Saturday, December 5, 2009

Poetry for a Pink Saturday Memory ...

I had completed my Pink Saturday memory, complete with photos to illustrate the adventure. All of a sudden - either Comcast - or BlogSpot - or my iMac - hiccuped and everything went away into the ether that is the internet. I'm sure somewhere out there it's floating around, waiting to be read, but I'll be darned if I can find it! However, at just the right moment, Jon said he had finished a poem he was working on this morning. So, though it's not pink - and it's not about Christmas - it is about a childhood memory. I hope you enjoy it ... and then visit all the others (who, no doubt, have posted proper Pink Saturday posts!) at Beverly's Pink Saturday!


In olden times

American mothers powdered and rouged their warts

and with their red-red lipstick smiles

they pretended there was no secret cauldron of nightmares

as neon as the full moon

and served something for dinner called liver.

It stared up from the plate

like an island that never heard of ice cream,

so brown as mud it was green,

like a Martian that can’t help itself.

It tasted like hatred giving off a bad smell.

It was the Anti-Heart of mothers

no one talks about,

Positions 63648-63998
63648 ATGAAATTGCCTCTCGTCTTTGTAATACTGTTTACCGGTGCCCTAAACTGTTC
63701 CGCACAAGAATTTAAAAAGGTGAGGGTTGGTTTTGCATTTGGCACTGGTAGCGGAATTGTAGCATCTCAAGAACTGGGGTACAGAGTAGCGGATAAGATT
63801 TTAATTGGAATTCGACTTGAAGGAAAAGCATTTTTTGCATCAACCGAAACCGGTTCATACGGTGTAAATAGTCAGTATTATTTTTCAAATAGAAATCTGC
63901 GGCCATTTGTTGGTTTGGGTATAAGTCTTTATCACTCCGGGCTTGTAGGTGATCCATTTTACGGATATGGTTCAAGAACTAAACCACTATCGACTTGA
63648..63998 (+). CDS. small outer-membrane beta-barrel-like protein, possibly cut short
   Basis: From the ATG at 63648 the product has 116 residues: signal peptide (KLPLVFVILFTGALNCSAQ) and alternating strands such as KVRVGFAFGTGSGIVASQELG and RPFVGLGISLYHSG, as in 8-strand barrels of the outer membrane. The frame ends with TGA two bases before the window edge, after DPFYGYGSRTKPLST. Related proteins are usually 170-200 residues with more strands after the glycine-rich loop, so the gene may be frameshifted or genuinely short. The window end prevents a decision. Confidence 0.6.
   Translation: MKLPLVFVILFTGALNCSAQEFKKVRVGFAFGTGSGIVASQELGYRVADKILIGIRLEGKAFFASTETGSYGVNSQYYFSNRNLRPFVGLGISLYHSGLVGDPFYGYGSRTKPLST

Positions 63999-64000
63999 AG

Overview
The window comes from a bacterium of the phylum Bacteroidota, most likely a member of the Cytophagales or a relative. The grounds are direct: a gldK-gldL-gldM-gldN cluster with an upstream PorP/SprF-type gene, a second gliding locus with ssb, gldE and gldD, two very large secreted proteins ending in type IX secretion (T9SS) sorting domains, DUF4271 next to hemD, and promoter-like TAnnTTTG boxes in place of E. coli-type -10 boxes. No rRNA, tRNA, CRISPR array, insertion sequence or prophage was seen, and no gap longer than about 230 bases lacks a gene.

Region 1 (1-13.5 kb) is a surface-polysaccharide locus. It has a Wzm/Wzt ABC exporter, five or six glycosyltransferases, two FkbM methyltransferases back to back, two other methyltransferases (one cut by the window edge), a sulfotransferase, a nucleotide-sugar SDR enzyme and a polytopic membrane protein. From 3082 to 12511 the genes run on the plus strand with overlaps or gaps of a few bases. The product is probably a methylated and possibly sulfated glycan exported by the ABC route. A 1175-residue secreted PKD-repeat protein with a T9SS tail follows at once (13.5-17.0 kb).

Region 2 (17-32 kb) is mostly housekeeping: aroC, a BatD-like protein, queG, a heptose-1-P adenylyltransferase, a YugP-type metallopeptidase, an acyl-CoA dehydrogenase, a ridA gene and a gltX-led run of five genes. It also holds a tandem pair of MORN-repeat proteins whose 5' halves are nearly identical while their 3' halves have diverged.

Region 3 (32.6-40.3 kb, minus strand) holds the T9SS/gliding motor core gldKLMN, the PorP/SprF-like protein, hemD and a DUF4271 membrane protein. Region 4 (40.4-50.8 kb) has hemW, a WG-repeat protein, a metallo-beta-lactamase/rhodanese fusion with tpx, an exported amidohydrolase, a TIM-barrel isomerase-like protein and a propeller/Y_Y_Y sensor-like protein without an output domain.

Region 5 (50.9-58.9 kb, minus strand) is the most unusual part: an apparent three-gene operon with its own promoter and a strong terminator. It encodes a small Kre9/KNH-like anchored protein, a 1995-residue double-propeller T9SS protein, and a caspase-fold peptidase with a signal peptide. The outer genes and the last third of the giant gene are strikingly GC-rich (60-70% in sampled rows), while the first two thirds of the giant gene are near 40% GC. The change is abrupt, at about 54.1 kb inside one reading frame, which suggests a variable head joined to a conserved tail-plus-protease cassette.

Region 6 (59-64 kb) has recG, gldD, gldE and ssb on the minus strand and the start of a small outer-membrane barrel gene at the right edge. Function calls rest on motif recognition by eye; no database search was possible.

as if dinner itself was a sneer.

The world is not kind, the liver seemed to shout.

People will despise you, and this is what bullies

will taste like in your mouth.

At least eat half, at least swallow one bite,

the mothers would screech, harpies wearing curlers

self-satisfied that all love in the universe had been electrocuted.

But even the smallest child was no dummy.

Like POWs, we all knew

that if we gave in on this, there would be nothing left at all.

We would turn into granite. We would turn into the plastic dolls

our mothers wanted us to be all along.

Why do we have to have liver? we would ask, and the answer was


Today, children eat pepperoni pizza all the way to Venus.

Angels of love sprinkle them with money.

They have never even heard of liver.

But in olden times

children were sent to bed

to drown in the shadows, no TV, no Eskimo Pies,

no anything.

Scraping the uneaten slab of liver into the garbage heap

of dead coffee grinds and broken eggs,

the mothers would consider all the children

still starving in Europe,

and be strangely pleased.

Copyright 2009 by Jon P. Bloch

Whether today you are shopping or cleaning or baking or playing with the kids or watching great old movies or decorating for Christmas, remember to take time to make something beautiful!

¸.•´¸.•*´¨) ¸.•*´¨)
(¸.•´ (¸.•´♥ Tristan

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